Oh, for the full voice of children
On October 18, BBC Radio 4's Today programme gave us a real treat. The children of St John Fisher and St Thomas More primary, a Manchester school, sang to us to introduce an item on the need for more singing in schools.
Sure enough, right on cue, and in perfect illustration of why singing is good for the soul, the programme's website later carried a message from one Marc Davies, who complained about the inclusion of such a lightweight item, in view of the "state of the nationglobal tensioneconomics etc". In fact, Mr Davies was so annoyed by the sound of children's voices that he intended to stop listening to Today for the rest of the week. Did I mention, by the way, that the song the children sang was called "When you're feeling grumpy"?
The news item was covering the launch of the second report of the government-sponsored Music Manifesto. This report is a weighty tome, and the call for more singing, especially in primary schools, is just one of its recommendations. For my money, though, it's probably the most important.
It's not so long ago - and certainly within the experience of most adults - that singing was at the heart of primary school life. You sang in class at the drop of a hat, especially in the infants, and you sang in assembly and in music lessons. The chances are, you also had a hymn practice led by the head which served three purposes (at least in my experience): it taught children new songs to sing in assembly; gave teachers some non-contact time; and was a bit of an ego-trip for the head. Now, in many schools, all that has gone. There is hardly time for assembly, let alone hymn practice.
Music, along with other arts subjects, has been put into an all-purpose creative slot. That's not just a shame, but a tragedy.
It's not difficult to make out a utilitarian case for singing as an aid to other kinds of learning. Robin Dunbar at Liverpool university is just one researcher who believes music, especially singing, is inextricably linked to the development of language and literacy.
Really, though, you feel that you shouldn't have to fall back on that lame "helps with their reading" argument. Children singing together have a nobility and emotional presence that is inexpressibly moving and is sufficient unto itself. On that Today programme item, Marc Jaffrey, champion of the Music Manifesto, spoke passionately on this theme.
"It brings real quality experiences to children, helping them to be confident, to work together," he said. "Singing is a real elemental power in our culture and we want to see singing it back in every primary school."
But let's keep some balance, because many of you are now protesting that in your neck of the woods at least, singing is alive and well. And that's true. Those children on the radio, participants in a lively local authority music service project called Manchester Singing School, bear witness to it. And in the Schools Proms next month, on three nights (November 14-16) a different massed choir of 500 primary pupils will perform, representing schools in Northamptonshire, Richmond and Bristol.
Since the massed choirs were introduced to the Schools Proms, 11 have taken part, putting some 5,500 primary children from different parts of the country on the stage of the Royal Albert Hall, in addition to the other prom participants.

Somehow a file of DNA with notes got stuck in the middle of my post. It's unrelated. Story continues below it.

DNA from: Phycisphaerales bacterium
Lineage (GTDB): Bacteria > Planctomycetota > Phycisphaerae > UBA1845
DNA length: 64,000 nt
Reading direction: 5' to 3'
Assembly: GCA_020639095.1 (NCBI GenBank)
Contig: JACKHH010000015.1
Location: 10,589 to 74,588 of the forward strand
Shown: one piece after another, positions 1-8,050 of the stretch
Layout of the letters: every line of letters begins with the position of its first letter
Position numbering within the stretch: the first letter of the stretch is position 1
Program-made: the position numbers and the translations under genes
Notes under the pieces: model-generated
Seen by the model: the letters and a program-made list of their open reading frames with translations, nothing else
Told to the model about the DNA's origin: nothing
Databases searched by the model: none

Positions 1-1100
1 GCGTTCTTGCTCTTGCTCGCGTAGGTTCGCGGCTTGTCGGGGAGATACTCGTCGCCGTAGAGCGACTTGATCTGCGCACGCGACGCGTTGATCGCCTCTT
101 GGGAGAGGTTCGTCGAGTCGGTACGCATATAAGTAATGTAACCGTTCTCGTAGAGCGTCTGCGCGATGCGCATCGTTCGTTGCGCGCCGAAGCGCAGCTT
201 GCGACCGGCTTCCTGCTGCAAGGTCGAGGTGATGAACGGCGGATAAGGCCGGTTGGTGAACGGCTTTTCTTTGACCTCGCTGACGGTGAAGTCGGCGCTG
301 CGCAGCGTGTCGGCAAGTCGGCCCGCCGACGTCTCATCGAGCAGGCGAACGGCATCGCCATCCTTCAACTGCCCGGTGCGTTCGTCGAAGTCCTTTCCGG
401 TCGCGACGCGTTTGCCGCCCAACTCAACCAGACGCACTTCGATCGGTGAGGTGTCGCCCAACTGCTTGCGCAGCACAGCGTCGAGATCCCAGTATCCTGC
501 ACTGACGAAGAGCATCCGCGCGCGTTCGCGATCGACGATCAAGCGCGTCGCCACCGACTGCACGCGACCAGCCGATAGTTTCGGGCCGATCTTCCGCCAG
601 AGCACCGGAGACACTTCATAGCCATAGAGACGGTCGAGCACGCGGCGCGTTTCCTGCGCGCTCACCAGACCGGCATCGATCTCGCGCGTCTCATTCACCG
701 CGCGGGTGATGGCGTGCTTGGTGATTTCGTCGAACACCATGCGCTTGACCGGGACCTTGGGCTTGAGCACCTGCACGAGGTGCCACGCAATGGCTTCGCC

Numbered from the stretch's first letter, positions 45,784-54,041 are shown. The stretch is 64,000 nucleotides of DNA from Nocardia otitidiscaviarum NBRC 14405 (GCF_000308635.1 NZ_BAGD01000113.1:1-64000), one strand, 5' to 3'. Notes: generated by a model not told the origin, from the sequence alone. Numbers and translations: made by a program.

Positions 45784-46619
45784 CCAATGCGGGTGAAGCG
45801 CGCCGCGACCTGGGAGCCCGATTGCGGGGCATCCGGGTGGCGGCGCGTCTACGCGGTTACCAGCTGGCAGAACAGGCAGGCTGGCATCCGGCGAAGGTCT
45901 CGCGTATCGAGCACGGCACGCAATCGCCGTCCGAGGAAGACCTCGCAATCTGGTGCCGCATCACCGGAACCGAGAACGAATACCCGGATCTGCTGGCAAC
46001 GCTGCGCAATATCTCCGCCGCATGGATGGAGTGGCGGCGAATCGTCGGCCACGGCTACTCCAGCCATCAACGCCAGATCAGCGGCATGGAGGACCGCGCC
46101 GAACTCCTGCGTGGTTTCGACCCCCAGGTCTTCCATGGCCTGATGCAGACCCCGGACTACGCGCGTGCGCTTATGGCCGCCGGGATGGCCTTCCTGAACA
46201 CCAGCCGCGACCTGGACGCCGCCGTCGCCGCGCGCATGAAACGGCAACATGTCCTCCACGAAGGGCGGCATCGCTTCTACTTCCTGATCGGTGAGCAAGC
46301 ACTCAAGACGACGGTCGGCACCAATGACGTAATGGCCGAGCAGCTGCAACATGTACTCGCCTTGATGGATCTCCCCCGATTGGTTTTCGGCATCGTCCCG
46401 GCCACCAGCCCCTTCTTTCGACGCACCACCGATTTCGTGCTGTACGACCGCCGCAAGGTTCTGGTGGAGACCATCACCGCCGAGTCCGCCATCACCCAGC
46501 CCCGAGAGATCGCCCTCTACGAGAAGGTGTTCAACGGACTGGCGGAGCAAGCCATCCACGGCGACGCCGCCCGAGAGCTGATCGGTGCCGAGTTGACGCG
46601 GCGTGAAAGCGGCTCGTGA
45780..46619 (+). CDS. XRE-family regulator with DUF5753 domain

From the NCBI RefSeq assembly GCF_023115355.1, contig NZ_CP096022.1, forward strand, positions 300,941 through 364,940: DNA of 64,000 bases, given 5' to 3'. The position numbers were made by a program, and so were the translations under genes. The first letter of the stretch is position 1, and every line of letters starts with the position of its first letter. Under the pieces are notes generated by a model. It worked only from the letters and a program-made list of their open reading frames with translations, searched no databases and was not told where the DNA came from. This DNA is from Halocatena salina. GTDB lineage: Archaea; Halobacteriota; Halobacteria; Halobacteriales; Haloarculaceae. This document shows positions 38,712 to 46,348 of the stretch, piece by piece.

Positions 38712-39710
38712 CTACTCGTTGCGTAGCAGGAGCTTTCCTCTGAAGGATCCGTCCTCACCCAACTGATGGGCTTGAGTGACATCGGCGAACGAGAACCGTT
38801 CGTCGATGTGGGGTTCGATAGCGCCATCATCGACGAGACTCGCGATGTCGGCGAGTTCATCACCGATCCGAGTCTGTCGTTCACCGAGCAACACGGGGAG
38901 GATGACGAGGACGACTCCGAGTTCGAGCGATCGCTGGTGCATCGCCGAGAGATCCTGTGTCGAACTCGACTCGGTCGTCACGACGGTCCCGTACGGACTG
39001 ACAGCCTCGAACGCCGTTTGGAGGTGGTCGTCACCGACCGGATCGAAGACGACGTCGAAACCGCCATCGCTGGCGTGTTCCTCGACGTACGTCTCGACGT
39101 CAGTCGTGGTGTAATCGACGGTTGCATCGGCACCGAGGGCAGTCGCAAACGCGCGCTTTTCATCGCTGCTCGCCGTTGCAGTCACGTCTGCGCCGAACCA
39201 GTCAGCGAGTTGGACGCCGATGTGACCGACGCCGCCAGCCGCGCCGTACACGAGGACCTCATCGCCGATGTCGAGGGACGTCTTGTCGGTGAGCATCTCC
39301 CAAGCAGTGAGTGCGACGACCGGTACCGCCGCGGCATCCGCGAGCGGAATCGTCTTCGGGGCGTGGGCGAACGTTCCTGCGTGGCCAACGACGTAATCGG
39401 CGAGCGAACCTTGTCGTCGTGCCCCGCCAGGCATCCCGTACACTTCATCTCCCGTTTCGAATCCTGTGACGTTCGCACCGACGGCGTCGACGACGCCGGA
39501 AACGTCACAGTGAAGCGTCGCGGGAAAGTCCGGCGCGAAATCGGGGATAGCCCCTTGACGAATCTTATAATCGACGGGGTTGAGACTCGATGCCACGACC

Richmond's choir is under the wing of Sheila Johnson, primary consultant with Richmond Music Trust. She works with a curriculum leader for singing and four other singing teachers. Together they run projects, workshops, concerts and a showcase singing festival which together involve nearly all the primaries in the borough.
Ms Johnson believes fervently in the inclusive approach and is conscious of the fact that many adults have been discouraged from singing. "I do some work with undergraduates," she says. "I always ask how many of them have been told at some point that they can't sing. The hands go up and it horrifies me, and people are still being told that."
When she introduces singing with students, there is always tension. "Once you break that down, you can get them singing," she says. "It should be very natural. It's not something you can or can't do."
(You can't help but conclude that some of the musicians, teachers and academics now regretting the decline of singing were of the generation that made singing seem hard, something you could only do if you passed an audition. Just a thought.) This half-term I'm doing something for school singing (and in truth, for myself) by teaching songs to a Year 5 class in Coventry. It is a rare privilege. You have to be very impervious to the power of the emotions if you can face a class of children singing - really singing with heart and commitment - and not be moved. It's not a matter of sentimentality; it's about being in the presence of something potentially transforming and empowering, Ms Johnson says.
"I watched a little boy in our choir last week," she recalls. "He was transfixed. You can't tick a box, you can't quantify it, but you know something happens. It's 'enriching' - that's the word."
Music Manifesto:www.musicmanifesto.co.ukwww.richmondmusictrust.org.ukFor details of the Schools Proms see: www.mfy.org.ukBritish Federation of Young Choirs (for advice, courses, and information about singing events, see www.youngchoirs.net